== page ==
Drones are newest hurricane research tools

The point where the roiling ocean meets the fury of a hurricane’s winds may hold the key to improving storm intensity forecasts — but it’s nearly impossible for scientists to see. That may change this summer, thanks to post-Hurricane Sandy federal funding and a handful of winged drones.

These drones can spend hours spiraling in a hurricane’s dark places, transmitting data that could help forecasters understand what makes some storms fizzle while others strengthen into monsters. Knowing that information while a storm is still far offshore could help emergency managers better plan for evacuations or storm surge risks.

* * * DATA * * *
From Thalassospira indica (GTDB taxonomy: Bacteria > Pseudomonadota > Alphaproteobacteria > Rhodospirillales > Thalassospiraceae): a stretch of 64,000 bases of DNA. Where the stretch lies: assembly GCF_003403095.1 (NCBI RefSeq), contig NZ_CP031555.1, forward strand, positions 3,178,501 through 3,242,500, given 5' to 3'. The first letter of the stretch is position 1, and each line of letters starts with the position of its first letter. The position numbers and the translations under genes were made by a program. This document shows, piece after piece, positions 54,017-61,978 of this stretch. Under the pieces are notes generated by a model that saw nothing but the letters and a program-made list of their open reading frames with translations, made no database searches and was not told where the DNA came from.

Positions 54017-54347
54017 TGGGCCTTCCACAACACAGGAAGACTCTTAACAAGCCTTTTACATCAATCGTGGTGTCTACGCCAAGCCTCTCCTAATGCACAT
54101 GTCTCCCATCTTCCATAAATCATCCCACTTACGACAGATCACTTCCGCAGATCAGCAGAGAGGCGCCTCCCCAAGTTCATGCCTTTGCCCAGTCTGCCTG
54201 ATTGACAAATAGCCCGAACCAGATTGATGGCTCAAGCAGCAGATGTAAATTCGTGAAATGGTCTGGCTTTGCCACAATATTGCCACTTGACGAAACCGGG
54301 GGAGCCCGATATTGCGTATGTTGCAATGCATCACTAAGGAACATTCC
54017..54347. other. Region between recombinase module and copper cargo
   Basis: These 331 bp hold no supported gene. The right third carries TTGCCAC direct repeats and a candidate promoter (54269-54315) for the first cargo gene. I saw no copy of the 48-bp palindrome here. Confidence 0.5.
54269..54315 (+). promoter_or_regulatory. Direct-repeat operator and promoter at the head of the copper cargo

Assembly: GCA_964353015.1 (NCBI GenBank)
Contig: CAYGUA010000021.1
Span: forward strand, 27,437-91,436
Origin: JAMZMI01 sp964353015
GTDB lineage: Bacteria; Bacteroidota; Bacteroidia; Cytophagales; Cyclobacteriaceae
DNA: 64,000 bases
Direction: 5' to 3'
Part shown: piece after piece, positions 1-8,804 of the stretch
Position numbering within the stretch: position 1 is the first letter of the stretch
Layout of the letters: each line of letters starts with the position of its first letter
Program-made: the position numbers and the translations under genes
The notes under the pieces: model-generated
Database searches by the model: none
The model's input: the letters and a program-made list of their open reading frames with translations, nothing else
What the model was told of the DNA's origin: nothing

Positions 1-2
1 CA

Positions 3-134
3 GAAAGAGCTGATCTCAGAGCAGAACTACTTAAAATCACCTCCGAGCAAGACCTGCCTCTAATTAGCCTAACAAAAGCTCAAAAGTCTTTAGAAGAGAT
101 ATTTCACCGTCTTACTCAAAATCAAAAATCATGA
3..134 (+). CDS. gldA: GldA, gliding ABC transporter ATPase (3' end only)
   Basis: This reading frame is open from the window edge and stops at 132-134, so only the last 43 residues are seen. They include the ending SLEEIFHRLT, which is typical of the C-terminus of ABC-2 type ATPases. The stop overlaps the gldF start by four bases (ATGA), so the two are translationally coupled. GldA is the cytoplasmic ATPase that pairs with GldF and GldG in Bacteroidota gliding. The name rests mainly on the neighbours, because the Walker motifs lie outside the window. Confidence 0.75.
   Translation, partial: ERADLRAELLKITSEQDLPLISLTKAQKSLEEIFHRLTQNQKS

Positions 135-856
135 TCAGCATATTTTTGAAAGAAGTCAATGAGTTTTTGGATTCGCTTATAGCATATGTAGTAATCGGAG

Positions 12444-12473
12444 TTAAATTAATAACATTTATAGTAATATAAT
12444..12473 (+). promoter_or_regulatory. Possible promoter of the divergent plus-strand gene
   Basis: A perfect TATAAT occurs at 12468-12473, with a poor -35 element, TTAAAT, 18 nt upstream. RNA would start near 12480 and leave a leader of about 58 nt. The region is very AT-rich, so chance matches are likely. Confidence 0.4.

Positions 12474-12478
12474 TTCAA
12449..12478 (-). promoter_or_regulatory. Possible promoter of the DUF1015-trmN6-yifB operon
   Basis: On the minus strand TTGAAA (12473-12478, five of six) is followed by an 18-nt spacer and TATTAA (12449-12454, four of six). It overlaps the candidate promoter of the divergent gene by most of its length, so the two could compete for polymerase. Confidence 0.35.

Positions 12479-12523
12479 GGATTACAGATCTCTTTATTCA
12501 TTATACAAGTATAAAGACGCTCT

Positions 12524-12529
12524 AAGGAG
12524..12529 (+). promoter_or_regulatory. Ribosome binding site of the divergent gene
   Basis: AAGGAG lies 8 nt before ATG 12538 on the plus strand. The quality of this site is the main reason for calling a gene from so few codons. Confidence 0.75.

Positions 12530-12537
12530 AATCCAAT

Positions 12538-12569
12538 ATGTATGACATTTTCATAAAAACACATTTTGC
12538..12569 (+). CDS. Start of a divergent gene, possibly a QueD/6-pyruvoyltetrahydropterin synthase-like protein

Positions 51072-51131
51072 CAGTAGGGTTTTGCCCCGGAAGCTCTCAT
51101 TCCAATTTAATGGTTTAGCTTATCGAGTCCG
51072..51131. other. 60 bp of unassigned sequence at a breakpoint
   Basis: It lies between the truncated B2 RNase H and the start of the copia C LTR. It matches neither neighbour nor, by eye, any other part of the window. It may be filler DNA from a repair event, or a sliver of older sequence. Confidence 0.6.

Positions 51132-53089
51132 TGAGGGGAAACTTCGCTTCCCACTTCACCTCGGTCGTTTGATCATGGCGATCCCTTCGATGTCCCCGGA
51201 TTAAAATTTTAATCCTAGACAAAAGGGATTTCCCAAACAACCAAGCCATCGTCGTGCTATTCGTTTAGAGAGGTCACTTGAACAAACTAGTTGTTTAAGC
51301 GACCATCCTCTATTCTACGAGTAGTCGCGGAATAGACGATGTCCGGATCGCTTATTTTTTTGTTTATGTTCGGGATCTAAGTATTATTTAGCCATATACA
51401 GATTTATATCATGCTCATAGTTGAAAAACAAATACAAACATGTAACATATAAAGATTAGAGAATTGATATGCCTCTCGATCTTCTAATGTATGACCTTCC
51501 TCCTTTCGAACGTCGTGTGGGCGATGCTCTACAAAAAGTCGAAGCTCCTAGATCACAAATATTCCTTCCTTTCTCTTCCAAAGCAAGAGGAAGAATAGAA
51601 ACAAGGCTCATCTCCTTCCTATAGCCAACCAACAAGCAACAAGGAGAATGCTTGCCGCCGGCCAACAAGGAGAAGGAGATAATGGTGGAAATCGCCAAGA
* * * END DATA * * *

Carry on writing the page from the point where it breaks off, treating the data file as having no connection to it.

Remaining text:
A hurricane is like an engine, and warm ocean water is its fuel. One secret, scientists say, is getting a better understanding of how the warm water transfers energy to tropical storms.

“We really need to get a better idea of what’s going on down there before we even look to improve our intensity forecast,” said Joe Cione, who studies how storms interact with the ocean at the National Oceanic and Atmospheric Administration’s Hurricane Research Division in Miami. … (Read more)

In this April 29, 2014 photo, Joe Cione, who studies how storms interact with the ocean at the National Oceanic and Atmospheric Administration’s Hurricane Research Division in Miami, displays a drone he hopes to use this hurricane season for research. NOAA researchers plan to test five or six drones in the peak of hurricane season that will be transmitting data that could help forecasters understand what makes some storms fizzle while others strengthen into monsters. ( AP Photo/J Pat Carter) Photo: J Pat Carter, AP / AP

Source: Chron.com